The United Kingdom left the European Union on January 31, 2020, but has not yet terminated all ties. January 1, 2021 is the final date, marking the end of the transition period, and the new rules of the transaction framework between the UK and the EEA will take effect or become invalid. Marius Galdikas, CEO of ConnectPay, He shared his views on how the current situation affects the behavior of UK market participants.
Online banking service provider ConnectPay has worked closely with some British companies. Marius Galdikas, Managing Director of ConnectPay, said his partners are from The UK has begun to establish entities abroad to comply with the EU regulatory framework.This and the monitoring of new payment rules The Single Euro Payments Area (SEPA) indicates that the country intends to maintain close ties with the EU market.
Although the final deadline for EU exports is just around the corner, the post-crisis trade agreement is still far from reaching a consensus. This imminent uncertainty puts British resident companies in a difficult situation, raising the issue of how to resolve the newly established barriers and how to continue doing business with EU partners.
“With the end of the transition period, we have witnessed many partners establishing entities in Ireland and continental Europe. I think the biggest driving force is the opportunity to maintain licenses within the EU, and the opportunity to ease the divergence between anti-money laundering and regulatory requirements (if they start to diverge).“,Explanation Galdicas. “Another thing is that since the UK will have to renegotiate the trade agreement, the result may translate into additional costs for the company.Therefore, establishing and signing agreements with European Union entities will provide more security and all of us can continue as always“He added.
Exports have sparked discussions about the future of payments in the Euro Single Payment Area (ZUPE). Companies have brought the speed of all cross-border transactions with SEPA, and it seems that as long as they apply current rules to financial institutions, they can continue to use SEPA services provided by EU financial institutions (FI). -EEA transactions make SEPA credit transfer (SCT) and SEPA direct debit (SDD) payments within the UK.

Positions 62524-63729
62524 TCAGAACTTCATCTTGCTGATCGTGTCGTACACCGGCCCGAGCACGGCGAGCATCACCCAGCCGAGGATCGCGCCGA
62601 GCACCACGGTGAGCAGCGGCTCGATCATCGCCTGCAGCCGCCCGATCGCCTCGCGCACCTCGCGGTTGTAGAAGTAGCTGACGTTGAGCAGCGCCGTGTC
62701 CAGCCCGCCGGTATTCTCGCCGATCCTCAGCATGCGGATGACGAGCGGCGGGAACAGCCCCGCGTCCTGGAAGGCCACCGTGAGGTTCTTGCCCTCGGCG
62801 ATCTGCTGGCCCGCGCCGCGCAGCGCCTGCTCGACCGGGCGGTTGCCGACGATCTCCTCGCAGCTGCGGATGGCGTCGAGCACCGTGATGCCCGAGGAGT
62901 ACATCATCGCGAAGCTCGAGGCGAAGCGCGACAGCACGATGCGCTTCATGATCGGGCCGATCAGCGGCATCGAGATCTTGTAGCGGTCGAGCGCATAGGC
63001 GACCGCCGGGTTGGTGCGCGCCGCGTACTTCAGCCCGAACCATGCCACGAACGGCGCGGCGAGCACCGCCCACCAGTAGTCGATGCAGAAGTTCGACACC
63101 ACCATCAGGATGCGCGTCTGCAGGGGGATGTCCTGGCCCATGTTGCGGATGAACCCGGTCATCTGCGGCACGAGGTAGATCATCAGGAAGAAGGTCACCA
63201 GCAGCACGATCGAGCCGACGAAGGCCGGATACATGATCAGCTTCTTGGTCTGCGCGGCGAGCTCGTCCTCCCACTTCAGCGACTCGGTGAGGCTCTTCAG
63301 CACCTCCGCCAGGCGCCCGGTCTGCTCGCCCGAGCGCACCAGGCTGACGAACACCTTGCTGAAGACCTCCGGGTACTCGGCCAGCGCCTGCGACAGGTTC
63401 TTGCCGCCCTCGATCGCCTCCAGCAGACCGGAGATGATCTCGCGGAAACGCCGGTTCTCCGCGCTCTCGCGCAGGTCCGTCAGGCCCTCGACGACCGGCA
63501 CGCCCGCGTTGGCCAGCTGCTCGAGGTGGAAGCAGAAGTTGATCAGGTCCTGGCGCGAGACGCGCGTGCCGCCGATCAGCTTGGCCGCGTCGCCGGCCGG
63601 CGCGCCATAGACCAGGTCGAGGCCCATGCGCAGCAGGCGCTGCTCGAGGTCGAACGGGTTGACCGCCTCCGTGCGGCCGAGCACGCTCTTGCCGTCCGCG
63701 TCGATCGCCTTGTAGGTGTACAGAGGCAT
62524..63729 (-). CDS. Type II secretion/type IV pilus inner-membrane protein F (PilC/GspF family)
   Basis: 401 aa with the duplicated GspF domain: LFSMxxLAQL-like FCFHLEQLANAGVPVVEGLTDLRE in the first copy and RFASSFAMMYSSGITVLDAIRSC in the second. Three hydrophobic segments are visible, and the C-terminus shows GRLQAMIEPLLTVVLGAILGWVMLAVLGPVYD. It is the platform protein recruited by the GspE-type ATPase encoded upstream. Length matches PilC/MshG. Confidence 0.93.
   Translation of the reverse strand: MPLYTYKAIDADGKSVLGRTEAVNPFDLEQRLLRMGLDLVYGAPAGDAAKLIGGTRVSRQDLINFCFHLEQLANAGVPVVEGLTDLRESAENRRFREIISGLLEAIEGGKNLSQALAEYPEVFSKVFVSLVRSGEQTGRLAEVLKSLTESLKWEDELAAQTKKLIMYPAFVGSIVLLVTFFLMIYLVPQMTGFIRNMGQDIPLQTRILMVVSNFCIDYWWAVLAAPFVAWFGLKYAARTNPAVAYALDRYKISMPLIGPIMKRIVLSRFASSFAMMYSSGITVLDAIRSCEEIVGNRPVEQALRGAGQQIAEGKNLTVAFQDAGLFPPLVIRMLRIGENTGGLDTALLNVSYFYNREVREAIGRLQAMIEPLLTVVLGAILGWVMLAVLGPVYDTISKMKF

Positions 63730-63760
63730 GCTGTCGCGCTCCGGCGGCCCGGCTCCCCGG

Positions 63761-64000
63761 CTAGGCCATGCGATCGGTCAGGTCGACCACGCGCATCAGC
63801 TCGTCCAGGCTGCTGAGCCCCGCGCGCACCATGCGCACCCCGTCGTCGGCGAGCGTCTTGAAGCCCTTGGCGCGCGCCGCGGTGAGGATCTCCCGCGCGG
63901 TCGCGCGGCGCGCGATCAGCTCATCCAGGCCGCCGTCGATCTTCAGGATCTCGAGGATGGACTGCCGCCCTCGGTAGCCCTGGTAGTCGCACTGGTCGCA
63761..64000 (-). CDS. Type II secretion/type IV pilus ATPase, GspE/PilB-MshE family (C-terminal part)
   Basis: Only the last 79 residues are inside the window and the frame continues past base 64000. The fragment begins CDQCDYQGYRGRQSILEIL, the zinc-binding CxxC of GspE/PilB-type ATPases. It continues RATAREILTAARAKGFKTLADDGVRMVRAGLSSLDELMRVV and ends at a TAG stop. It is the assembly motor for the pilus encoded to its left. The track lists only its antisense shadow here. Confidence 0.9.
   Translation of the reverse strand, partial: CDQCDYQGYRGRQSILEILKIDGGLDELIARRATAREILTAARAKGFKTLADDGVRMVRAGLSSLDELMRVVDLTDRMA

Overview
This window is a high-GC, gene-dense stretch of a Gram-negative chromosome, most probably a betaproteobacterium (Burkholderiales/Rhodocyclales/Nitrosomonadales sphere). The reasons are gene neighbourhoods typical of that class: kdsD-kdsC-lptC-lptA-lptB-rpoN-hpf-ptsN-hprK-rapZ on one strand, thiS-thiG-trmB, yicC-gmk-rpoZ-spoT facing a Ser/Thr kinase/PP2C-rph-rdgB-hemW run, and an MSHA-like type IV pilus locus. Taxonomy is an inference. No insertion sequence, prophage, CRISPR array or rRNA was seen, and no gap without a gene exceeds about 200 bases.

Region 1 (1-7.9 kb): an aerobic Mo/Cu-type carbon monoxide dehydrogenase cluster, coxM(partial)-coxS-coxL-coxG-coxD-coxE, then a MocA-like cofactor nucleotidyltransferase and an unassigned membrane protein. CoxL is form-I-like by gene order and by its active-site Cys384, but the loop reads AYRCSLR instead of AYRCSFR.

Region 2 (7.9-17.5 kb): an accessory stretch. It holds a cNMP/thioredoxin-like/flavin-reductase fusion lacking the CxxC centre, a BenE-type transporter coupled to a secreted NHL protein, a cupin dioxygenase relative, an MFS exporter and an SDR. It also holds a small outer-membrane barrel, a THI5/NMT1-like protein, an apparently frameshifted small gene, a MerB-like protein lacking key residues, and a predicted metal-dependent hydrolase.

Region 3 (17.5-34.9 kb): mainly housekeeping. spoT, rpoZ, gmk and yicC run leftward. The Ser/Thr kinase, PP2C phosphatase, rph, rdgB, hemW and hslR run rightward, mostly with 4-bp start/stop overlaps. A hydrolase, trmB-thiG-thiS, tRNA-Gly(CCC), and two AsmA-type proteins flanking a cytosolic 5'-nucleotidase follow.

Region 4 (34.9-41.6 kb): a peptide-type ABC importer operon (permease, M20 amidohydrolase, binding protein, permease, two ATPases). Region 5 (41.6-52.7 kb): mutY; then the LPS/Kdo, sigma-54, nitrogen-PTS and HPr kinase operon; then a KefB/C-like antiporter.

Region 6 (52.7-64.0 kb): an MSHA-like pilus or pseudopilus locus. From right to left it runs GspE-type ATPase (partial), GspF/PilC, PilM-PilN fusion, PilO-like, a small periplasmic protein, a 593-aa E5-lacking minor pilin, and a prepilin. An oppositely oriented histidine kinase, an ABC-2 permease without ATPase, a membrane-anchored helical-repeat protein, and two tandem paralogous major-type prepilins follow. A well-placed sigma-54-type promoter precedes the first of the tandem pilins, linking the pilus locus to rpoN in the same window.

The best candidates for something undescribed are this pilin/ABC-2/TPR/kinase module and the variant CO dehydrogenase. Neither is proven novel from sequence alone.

Minor interruptions in SEPA payment processing are inevitable, and the Bank of England has warned British financial institutions, “Continue to take measures to minimize interferenceGaldikas agreed and pointed out that non-UK financial institutions, including their own financial institutions, have already taken appropriate action on the matter.
“From a technical point of view, we have established a system for non-EEA SEPA members (such as Switzerland) to require us to provide the debtor’s address details. Therefore, with the arrival of January 1, we will only press a switch to Activate the same payment requirements to and from the UK“He added.
At the moment, the chances of reaching an agreement seem trivial: Cabinet Minister Michael Gove announced that the probability of reaching an agreement is less than 50%. As it cannot be determined before midnight on December 31, it is reassuring that the financial institutions on both sides have taken steps to ensure that the transition is as smooth as possible.
“For everyone, this is undoubtedly a stressful period. Having said that, fintech companies are no strangers to sudden changes in the market, so we look forward to continuing to work with British companies and do everything possible to help them enter the post-Brexit framework.“.